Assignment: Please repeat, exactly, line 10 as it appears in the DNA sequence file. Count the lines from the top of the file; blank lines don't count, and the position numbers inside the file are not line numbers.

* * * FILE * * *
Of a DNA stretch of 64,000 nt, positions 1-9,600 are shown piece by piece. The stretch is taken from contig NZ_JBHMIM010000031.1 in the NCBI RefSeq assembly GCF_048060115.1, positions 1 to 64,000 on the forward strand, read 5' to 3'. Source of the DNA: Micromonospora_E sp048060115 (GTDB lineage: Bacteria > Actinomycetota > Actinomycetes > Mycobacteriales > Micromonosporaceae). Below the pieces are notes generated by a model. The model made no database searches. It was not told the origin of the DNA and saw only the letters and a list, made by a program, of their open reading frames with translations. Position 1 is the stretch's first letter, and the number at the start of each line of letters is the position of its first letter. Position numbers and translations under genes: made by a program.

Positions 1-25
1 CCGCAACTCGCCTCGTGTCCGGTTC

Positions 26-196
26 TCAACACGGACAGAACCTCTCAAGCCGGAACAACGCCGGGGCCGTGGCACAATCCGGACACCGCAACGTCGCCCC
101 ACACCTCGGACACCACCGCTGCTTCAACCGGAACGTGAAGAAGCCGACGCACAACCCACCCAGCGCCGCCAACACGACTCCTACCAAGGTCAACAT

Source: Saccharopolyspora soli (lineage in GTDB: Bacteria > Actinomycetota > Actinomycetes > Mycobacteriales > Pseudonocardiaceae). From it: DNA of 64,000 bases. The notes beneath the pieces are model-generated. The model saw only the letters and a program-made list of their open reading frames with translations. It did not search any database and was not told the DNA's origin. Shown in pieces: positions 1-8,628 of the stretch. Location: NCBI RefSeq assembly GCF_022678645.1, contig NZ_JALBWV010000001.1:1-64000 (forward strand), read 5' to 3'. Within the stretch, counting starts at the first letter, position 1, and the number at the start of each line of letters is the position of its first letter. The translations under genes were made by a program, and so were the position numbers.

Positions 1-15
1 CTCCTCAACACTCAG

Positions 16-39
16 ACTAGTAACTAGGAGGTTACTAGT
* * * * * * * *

Positions 16-39